Sarah DeYoung, assistant professor at the Institute for Disaster Management at the University of Georgia, said that this would "improve the time" warnings that could be evacuated. "The general public is checking alerts before hurricanes and outbreaks are reported, but this bureau of surveillance could provide warnings for advanced people, as 24/7 would alert them to changes or indications of activity. "19659010] Integration is a concept that plays a big role in NVEWS. Although they still have their own views, all USGS observatories would function as a single organism. By unifying the technological systems that monitor America's volcanoes, researchers can look through multiple data streams much more efficiently. This would also allow USGS employees, wherever they are in the world, to access and interpret complex data remotely.

This system happened to have a kind of dry run during the Kilauea crisis, as experts from US-based observatories were dispatched to study the outbreak on the ground. Kilauea may have destroyed 700 houses, but it is testimony to the work of the USGS and the collaboration with local authorities that during the months-long eruption no one died, which was also the most heavily monitored geological event in human history.

The NVEWS goes beyond the limits of the USGS are limited by a subsidy program for universities and institutions is established. It would provide financial support to those looking for new monitoring techniques, new analysis techniques and systems that integrate all types of volcanological data from seismic signals to (enhanced) satellite coverage.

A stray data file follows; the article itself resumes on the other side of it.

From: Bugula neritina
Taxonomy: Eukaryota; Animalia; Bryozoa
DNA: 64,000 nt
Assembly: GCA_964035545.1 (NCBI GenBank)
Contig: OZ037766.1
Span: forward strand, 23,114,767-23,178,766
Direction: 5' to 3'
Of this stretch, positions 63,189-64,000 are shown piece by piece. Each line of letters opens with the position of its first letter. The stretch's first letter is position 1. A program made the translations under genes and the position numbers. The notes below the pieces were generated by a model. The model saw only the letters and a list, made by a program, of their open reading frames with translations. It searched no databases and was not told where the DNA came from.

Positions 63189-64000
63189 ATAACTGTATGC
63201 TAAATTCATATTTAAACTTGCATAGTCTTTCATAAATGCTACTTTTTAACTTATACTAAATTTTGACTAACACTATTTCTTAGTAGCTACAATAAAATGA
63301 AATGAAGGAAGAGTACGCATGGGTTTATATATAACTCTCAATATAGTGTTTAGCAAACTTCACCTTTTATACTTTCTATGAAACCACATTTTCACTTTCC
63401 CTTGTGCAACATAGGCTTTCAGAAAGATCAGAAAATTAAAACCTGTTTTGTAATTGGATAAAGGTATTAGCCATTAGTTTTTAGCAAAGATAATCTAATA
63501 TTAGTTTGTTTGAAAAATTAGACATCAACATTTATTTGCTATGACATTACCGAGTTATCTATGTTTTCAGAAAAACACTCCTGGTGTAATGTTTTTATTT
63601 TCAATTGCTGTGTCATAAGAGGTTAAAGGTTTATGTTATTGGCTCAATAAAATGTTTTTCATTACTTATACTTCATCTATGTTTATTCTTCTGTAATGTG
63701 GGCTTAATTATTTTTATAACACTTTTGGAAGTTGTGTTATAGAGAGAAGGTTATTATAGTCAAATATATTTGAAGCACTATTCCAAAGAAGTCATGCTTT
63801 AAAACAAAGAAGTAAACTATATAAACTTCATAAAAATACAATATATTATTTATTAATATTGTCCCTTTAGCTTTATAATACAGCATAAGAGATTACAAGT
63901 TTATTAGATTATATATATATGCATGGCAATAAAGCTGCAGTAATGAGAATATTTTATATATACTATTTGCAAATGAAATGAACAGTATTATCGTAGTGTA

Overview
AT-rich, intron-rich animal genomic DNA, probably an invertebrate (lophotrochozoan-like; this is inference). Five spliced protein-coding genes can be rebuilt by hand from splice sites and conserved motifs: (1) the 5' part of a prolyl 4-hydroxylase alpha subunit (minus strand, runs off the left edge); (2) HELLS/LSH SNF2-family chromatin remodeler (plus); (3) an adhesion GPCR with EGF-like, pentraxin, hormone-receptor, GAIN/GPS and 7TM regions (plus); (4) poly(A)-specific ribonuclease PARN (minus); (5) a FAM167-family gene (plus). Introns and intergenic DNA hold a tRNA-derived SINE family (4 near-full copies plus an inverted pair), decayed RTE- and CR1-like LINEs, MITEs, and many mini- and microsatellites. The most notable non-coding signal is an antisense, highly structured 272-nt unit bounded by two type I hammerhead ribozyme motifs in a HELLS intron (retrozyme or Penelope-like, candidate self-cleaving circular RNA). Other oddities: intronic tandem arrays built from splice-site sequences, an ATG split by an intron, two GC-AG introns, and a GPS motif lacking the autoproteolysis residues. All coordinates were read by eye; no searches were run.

All this will make the USGS much better at catching volcanoes while building an outbreak. In addition to protecting the public, "it also means that volcanologists are less vulnerable if we do not catch up with a volcano that acts poorly and quickly escalates into an outbreak," Mandeville

said. Mandeville really wanted to know that NVEWS would do this Protect the whole country, not just the volcanic states. A sufficiently large Pacific Coast outbreak would seriously disrupt the supply chain of resources entering the country from that region and create socio-economic turmoil of all kinds.

A relatively small eruption at Eyjafjallajökull could cause the greatest impact to be felt far from the volcano, "explained Volcanologist Janine Krippner with reference to the Icelandic volcano, whose ash cloud is the European airspace in the This should not only be the concern of the people living in their area. "

The price of NVEWS is $ 55 million, according to the bill. In terms of US budget figures, these are the peanuts. By comparison, military spending for fiscal year 2019 was $ 597.1 billion.

However, this is just an authorization bill for the launch of NVEWS. If it is legally signed, Congress must use the funds separately. Even if the funds are expected to be provided, this early warning system will not be operational overnight.

"If NVEWS was passed and we got the money tomorrow, it would take 7 to 10 years to close the surveillance holes at the high threat and very high dangerous volcanoes," Mandeville said. At the same time, the USGS needs to adapt to the emergence of new and unforeseen technological advances.

That's why the clock is ticking. Nobody knows when the next volcanic paroxysm can happen, and if the NVEWS are not fully operational, America will have a significant disadvantage if it does. However, as recent developments have shown, there is still room for hope.

After the Senate resolution was passed and just before the House approved its version, Jess Phoenix a volcanologist and co-founder of The Nonprofit Blueprint Earth, told Earther that the outbreak of Kilauea is fresh in the eyes of many representatives should be. She said that this would encourage her to give the USGS what she needs.

"Understanding and monitoring the threats posed by volcanoes are an integral part of public safety, and we need leaders who realize that better information will lead to better preparedness that is equivalent to life-saving," she said. If they do not recognize that, the message to the public is straightforward, she added, "Electoral legislators listening to scientists."

After all, after 14 years, it seems that these legislators have done so.